On Nov. 17, Pauquachin First Nation and Snuneymuxw First Nation were evacuated.

Evacuation orders were issued Nov. 16 for the Cowichan Tribes (portions of IR#1 and IR#9) and Sumas First Nation (IR#6). Lytton First Nation was also ordered to evacuate, impacted by both flooding and wildfire.

Also on Nov. 16, the Lower Similkameen Indian Band issued an evacuation alert for IRs# 2, 7, 8, 9, and 10.

The first bands to receive evacuation orders came on Nov. 15 for Shackan Indian Band, Coldwater Indian Band, Cook’s Ferry Indian Band (IR#7) and Nooaitch Indian Band (IR#10).

“They’re in dire straights,” said Phillip. “Similar to the wildfire season, First Nation communities were more heavily impacted than non-Native communities given our economically depressed situation.”

Neither Phillip nor Teegee are aware of details as to how many people were evacuated or how they are being taken care of.

“There was mass evacuations of First Nation communities (during the wildfires) and they were sent to various evacuation centres and there was a lot of issues with service and treatment they received at those centres,” said Phillip.

Evacuation centres are listed on the FNESS website and evacuees have been directed to register at sites in Abbottsford, Agassiz, Chilliwack, Cowichan Valley Regional District, Hope, Kamloops, Kelowna, Penticton and Salmon Arms. They can also register online.

“They were out of their homes for quite a length of time (due to the wildfires). In many ways, they just got back to their communities and now they’re being isolated with all of the major highways being (closed because of) landslides, mudslides and the washouts. There virtually isn’t any transportation routes opened and certainly not in the interior. We’re cut off from the lower mainland which is the primary source of food supplies coming into the interior. So that’s hitting communities really hard,” said Phillip.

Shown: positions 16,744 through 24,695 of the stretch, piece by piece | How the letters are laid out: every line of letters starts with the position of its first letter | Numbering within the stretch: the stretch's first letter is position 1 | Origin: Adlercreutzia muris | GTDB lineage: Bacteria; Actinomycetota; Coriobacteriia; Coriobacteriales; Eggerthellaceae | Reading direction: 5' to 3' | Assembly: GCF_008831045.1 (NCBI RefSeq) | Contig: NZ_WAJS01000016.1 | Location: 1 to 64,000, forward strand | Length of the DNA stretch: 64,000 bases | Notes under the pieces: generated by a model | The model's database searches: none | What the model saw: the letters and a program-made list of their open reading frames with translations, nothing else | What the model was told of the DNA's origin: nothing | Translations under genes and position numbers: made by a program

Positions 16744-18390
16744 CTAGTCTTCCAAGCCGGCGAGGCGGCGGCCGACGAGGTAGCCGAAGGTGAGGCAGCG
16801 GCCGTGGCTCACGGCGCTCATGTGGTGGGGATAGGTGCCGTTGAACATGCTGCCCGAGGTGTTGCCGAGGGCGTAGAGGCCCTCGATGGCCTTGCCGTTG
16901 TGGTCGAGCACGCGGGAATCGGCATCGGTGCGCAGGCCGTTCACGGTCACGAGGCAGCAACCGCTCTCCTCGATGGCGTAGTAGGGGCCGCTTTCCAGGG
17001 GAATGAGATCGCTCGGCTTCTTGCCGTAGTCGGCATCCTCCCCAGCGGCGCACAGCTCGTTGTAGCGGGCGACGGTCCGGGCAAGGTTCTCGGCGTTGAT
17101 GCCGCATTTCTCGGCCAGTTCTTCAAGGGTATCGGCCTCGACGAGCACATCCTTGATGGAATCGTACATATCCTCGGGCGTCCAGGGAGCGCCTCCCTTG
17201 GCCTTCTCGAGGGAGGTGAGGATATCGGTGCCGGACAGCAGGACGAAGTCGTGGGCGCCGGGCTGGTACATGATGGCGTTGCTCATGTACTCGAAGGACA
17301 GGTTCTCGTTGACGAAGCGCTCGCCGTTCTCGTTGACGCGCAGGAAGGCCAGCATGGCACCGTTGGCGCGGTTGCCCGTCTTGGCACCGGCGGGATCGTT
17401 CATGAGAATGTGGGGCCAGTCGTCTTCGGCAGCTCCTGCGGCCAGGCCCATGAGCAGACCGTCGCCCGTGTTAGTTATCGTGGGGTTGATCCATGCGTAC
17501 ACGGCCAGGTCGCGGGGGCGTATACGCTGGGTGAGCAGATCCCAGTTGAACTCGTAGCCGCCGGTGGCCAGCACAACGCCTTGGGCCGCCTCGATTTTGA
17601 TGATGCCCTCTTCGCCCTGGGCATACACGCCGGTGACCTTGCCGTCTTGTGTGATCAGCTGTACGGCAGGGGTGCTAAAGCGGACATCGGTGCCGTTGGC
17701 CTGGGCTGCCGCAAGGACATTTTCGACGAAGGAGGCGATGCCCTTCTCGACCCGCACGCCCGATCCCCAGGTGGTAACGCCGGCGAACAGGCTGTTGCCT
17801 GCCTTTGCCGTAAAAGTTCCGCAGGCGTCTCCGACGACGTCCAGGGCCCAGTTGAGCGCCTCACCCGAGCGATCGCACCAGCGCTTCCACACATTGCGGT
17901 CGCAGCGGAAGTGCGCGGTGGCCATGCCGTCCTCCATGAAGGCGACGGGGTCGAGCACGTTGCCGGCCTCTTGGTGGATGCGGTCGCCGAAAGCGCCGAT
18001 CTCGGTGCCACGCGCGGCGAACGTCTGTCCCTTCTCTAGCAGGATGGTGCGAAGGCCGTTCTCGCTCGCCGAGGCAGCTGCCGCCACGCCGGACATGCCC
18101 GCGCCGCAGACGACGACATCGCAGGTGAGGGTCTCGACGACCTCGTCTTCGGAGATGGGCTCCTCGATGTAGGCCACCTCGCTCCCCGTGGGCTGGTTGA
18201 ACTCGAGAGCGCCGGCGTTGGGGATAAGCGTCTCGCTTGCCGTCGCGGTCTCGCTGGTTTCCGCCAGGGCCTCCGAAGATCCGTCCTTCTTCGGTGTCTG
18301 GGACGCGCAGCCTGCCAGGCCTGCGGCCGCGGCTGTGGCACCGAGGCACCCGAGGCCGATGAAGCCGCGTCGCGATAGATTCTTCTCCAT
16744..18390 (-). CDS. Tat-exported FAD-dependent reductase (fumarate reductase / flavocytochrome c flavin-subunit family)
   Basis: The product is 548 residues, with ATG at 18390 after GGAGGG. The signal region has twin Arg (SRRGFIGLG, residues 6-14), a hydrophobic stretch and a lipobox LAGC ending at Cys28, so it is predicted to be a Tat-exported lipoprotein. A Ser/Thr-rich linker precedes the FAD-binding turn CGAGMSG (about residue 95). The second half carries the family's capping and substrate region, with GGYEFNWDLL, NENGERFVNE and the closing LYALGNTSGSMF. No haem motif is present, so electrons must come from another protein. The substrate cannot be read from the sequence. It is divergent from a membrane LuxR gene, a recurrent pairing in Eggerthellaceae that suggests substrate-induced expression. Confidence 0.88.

All four highways that connect the Lower Mainland with the rest of the province have been closed off by landslides and flooding. A full list of impacted roads, both major and smaller, and bridges can be found on DriveBC (www.drivebc.ca). Rail lines have also been cut off in some places.

Being cut off has led to a shortage of food supplies and other necessities as the supply chain has been disrupted.

As to what will come after the immediate emergency, Teegee says he expects First Nations to be part of that discussion.

“That’s the longer vision and we can’t be left out of those discussions. We’re already at a deficit in terms of the infrastructure we have in our communities in terms of access roads. It’s going to take a lot of work. Weeks, months. This is something that needs to be better planned out and we need to be part of those discussions,” he said.

“Quite naturally we’d be looking to the federal government for capital infrastructure supports … (and) it’s (going to be) very, very expensive for that to happen and generally speaking nobody wants to pick up the cost for that,” said Phillip.

Teegee says the First Nations Leadership Council and the BC chiefs have the support of Assembly of First Nations Regional Chief RoseAnne Archibald and the executive to push for their inclusion in any decisions being made.

Windspeaker.com reached out to ISC to get details on the how the immediate needs of First Nations communities would be met. The ministry had not responded by deadline.

Local Journalism Initiative Reporters are supported by a financial contribution made by the Government of Canada.